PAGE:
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126 4 CHAPTER FOUR: THE AFRICAN UBUNTU PHILOSOPHY A person is a person through other persons. None of us comes into the world fully formed. We would not know how to think, or walk, or speak, or behave as human beings unless we learned it from other human beings. We need other human beings in order to be human. (Tutu, 2004:25). 4.1 INTRODUCTION Management practices and policies are not an entirely internal organisational matter, as various factors beyond the formal boundary of an organisation may be at least equally influential in an organisation’s survival. In this study, society, which includes the local community and its socio-cultural elements, is recognised as one of the main external stakeholders of an organisation (see the conceptual framework in Figure 1, on p. 7). Aside from society, organisations are linked to ecological systems that provide natural resources as another form of capital. As Section 3.5.13 shows, one of the most important limitations of the Balanced Scorecard model is that it does not integrate socio-cultural dimensions into its conceptual framework (Voelpel et al., 2006:51). The model’s perspectives do not explicitly address issues such as the society or the community within which an organisation operates. In an African framework, taking into account the local socio-cultural dimensions is critical for organisational performance and the ultimate success of an organisation. Hence, it is necessary to review this component of corporate performance critically before effecting any measures, such as redesigning the generic Balanced Scorecard model. This chapter examines the first set of humanist performance systems, as shown in Figure 11, overleaf. The chapter discusses issues surrounding the African socio-cultural framework. The chapter gives some background on the African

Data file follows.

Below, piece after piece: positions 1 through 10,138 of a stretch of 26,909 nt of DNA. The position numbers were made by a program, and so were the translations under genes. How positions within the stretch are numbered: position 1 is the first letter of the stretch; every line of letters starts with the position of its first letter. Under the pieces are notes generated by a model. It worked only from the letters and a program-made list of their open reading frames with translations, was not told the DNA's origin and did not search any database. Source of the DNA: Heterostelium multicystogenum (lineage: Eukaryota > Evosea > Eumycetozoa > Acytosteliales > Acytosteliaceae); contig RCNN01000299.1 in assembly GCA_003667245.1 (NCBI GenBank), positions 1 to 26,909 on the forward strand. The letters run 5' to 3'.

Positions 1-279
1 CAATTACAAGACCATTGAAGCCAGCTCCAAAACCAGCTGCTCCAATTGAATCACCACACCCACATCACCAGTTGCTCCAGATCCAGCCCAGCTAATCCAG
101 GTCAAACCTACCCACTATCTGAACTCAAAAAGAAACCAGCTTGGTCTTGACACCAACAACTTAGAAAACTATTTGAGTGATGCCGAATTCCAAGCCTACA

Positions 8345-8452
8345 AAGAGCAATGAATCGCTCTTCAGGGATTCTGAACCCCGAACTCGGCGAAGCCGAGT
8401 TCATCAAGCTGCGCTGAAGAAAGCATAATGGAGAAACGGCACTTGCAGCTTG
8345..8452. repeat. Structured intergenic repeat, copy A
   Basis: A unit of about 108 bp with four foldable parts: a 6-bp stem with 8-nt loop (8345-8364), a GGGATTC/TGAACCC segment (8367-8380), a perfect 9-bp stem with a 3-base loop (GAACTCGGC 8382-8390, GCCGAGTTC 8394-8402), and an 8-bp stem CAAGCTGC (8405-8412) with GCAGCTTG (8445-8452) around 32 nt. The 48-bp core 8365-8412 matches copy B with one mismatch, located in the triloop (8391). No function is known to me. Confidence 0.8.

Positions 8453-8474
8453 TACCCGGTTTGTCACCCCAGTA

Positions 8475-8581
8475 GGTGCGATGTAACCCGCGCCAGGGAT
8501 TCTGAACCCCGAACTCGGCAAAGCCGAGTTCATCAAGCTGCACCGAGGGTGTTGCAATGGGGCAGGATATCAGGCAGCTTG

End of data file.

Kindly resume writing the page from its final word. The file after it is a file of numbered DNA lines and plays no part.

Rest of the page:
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127 Ubuntu philosophy, the significance of this philosophy in practice, some of the challenges of the African Ubuntu philosophy, and the overall contribution of the Ubuntu philosophy to the success of corporate management systems. Figure 11: Corporate performance and the African Ubuntu philosophy CORPORATE PERFORMANCE MECHANISTIC SYSTEMS HUMANIST SYSTEMS Traditional Financial Measures ( Chapter 2 ) Balanced Scorecard Model ( Chapter 3 ) African Ubuntu Philosophy ( Chapter 4 ) Sustainability Scorecards & 3BL Reporting ( Chapter 5 ) B usiness Ethics & Corporate Governance ( Chapter 6 ) Source: Own observation In view of the Ubuntu philosophy, the chapter also discusses external factors that affect internal organisational operations, for example, African culture and leadership styles, employees’ social values, and corporate social responsibility (CSR), which are deeply entrenched in African Ubuntu cultural systems. Knowledge about and the inclusion of these socio-cultural elements could act as a recipe for the successful implementation of an African management system, including a redesigning of the Balanced Scorecard model.
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